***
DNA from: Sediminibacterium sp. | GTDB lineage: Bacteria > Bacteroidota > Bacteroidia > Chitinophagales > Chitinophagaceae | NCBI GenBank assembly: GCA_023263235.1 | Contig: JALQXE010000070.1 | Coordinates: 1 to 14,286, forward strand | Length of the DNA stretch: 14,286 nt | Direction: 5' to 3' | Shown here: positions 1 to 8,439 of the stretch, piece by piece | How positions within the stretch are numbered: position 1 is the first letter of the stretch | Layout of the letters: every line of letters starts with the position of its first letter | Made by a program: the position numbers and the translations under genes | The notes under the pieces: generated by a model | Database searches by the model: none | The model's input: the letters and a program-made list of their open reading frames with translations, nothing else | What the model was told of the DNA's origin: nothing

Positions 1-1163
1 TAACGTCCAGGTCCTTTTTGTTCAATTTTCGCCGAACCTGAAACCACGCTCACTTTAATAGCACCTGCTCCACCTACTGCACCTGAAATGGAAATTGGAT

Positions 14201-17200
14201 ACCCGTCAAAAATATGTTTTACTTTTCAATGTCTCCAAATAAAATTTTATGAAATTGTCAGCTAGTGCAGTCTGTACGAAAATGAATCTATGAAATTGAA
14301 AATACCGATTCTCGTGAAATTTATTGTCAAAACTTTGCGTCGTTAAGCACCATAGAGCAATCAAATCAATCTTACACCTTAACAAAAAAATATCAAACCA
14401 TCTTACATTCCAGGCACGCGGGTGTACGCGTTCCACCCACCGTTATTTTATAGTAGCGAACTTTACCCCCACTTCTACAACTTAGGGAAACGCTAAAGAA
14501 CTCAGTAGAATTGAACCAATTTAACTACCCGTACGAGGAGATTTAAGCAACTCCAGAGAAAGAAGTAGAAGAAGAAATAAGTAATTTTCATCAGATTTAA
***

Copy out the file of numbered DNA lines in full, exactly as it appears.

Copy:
DNA from: Sediminibacterium sp. | GTDB lineage: Bacteria > Bacteroidota > Bacteroidia > Chitinophagales > Chitinophagaceae | NCBI GenBank assembly: GCA_023263235.1 | Contig: JALQXE010000070.1 | Coordinates: 1 to 14,286, forward strand | Length of the DNA stretch: 14,286 nt | Direction: 5' to 3' | Shown here: positions 1 to 8,439 of the stretch, piece by piece | How positions within the stretch are numbered: position 1 is the first letter of the stretch | Layout of the letters: every line of letters starts with the position of its first letter | Made by a program: the position numbers and the translations under genes | The notes under the pieces: generated by a model | Database searches by the model: none | The model's input: the letters and a program-made list of their open reading frames with translations, nothing else | What the model was told of the DNA's origin: nothing

Positions 1-1163
1 TAACGTCCAGGTCCTTTTTGTTCAATTTTCGCCGAACCTGAAACCACGCTCACTTTAATAGCACCTGCTCCACCTACTGCACCTGAAATGGAAATTGGAT

Positions 14201-17200
14201 ACCCGTCAAAAATATGTTTTACTTTTCAATGTCTCCAAATAAAATTTTATGAAATTGTCAGCTAGTGCAGTCTGTACGAAAATGAATCTATGAAATTGAA
14301 AATACCGATTCTCGTGAAATTTATTGTCAAAACTTTGCGTCGTTAAGCACCATAGAGCAATCAAATCAATCTTACACCTTAACAAAAAAATATCAAACCA
14401 TCTTACATTCCAGGCACGCGGGTGTACGCGTTCCACCCACCGTTATTTTATAGTAGCGAACTTTACCCCCACTTCTACAACTTAGGGAAACGCTAAAGAA
14501 CTCAGTAGAATTGAACCAATTTAACTACCCGTACGAGGAGATTTAAGCAACTCCAGAGAAAGAAGTAGAAGAAGAAATAAGTAATTTTCATCAGATTTAA